Subchronic Pathobiological Response Following Chronic Repetitive Mild Traumatic Brain Injury in an Aged Preclinical Model of Amyloid Pathogenesis

Ojo, Joseph O.; Leary, Paige; Lungmus, Caryln; Algamal, Moustafa; Mouzon, Benoit; Bachmeier, Corbin; Mullan, Michael; Stewart, William and Crawford, Fiona (2018). Subchronic Pathobiological Response Following Chronic Repetitive Mild Traumatic Brain Injury in an Aged Preclinical Model of Amyloid Pathogenesis. Journal of Neuropathology & Experimental Neurology, 77(12) pp. 1144–1162.

DOI: https://doi.org/10.1093/jnen/nly101

Abstract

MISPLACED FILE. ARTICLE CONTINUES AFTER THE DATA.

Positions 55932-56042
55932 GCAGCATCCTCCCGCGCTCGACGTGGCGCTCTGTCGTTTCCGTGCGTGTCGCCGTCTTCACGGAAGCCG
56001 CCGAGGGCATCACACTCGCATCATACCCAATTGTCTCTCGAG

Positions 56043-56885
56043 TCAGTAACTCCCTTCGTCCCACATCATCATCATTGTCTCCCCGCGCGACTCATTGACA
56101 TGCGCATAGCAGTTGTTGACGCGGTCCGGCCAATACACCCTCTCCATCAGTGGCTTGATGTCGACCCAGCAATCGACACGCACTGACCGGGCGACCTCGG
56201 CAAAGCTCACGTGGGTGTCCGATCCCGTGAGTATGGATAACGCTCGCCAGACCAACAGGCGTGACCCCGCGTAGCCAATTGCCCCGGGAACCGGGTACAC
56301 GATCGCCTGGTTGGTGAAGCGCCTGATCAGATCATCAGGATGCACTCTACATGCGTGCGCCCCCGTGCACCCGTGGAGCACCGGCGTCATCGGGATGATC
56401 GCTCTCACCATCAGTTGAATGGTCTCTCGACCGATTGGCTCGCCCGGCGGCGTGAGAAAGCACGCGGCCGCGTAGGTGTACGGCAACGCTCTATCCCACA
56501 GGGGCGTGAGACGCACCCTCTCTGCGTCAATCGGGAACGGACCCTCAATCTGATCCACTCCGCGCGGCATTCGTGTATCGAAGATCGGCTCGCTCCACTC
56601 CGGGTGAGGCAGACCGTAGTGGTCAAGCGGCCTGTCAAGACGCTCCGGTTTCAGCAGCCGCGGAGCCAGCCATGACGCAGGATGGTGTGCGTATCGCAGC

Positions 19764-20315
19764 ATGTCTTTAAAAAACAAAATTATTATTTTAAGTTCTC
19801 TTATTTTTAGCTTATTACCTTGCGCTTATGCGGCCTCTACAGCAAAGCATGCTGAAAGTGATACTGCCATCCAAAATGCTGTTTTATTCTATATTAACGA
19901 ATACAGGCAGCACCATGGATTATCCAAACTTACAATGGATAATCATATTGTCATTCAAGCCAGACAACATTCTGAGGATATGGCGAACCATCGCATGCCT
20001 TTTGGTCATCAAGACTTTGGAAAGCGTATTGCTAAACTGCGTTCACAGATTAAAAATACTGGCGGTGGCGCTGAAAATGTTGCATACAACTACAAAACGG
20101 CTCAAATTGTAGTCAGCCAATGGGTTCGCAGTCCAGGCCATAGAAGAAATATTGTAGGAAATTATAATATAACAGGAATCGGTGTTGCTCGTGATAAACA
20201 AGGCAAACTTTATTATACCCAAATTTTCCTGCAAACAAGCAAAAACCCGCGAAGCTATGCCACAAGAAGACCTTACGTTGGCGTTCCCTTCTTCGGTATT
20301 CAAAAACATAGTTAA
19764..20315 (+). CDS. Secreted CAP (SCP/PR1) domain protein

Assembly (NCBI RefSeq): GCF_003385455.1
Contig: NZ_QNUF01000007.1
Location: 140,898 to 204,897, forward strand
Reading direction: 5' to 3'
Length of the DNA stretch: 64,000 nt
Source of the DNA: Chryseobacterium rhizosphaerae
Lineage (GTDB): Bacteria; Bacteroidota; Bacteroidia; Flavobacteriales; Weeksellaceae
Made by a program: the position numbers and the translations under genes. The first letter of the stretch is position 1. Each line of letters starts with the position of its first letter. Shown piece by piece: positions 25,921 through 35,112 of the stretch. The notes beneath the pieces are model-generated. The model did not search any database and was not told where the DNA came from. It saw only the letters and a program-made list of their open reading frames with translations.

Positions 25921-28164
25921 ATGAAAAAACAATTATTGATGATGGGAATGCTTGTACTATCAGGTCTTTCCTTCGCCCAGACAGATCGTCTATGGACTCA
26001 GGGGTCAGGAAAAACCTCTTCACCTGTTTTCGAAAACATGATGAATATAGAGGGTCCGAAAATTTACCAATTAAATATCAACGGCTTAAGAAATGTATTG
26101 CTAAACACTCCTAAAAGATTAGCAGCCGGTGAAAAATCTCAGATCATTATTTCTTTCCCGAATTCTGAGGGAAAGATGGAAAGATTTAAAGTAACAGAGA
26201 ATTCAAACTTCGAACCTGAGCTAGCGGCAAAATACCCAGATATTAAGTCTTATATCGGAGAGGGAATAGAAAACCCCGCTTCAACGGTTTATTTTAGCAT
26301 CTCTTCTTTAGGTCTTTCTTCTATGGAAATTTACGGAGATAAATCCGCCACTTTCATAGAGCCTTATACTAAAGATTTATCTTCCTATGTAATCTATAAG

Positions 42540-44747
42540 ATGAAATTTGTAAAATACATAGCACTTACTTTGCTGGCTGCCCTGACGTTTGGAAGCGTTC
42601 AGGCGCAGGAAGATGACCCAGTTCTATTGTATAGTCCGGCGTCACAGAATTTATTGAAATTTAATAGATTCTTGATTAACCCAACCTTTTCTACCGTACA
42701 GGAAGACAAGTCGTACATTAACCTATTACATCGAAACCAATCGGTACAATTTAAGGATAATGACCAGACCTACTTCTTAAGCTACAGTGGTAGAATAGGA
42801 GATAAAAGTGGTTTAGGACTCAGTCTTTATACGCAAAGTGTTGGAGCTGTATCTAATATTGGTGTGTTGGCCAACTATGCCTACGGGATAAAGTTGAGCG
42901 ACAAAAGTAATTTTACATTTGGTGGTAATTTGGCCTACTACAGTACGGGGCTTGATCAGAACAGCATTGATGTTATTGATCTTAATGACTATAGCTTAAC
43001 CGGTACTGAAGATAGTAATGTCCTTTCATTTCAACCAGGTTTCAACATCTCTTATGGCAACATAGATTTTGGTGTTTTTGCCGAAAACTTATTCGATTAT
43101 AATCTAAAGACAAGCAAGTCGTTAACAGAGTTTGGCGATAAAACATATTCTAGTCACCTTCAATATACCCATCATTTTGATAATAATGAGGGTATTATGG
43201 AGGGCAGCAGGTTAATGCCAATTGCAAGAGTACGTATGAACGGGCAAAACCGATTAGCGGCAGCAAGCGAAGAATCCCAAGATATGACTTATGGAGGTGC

Repetitive mild traumatic brain injury (r-mTBI) is a risk factor for Alzheimer disease (AD). The precise nature of how r-mTBI leads to, or precipitates, AD pathogenesis remains unclear. In this study, we explore subchronic effects of chronic r-mTBI (12-impacts) administered over 1-month in aged-PS1/APP mice and littermate controls. We investigate specific mechanisms that may elucidate the molecular link between AD and r-mTBI, focusing primarily on amyloid and tau pathology, amyloid processing, glial activation states, and associated clearance mechanisms. Herein, we demonstrate r-mTBI in aged PS1/APP mice does not augment, glial activation, amyloid burden, or tau pathology (with exception of pS202-positive Tau) 1 month after exposure to the last-injury. However, we observed a decrease in brain soluble Aβ42 levels without any appreciable change in peripheral soluble Aβ42 levels. This was accompanied by an increase in brain insoluble to soluble Aβ42 ratio in injured PS1/APP mice compared with sham injury. A parallel reduction in phagocytic receptor, triggering receptor expressed on myeloid cells 2, was also observed. This study demonstrates very subtle subchronic effects of r-mTBI on a preexisting amyloid pathology background, which may be on a continuum toward a slow and worsening neurodegenerative outcome compared with sham injury, and therefore, have many implications, especially in the elderly population exposed to TBI.

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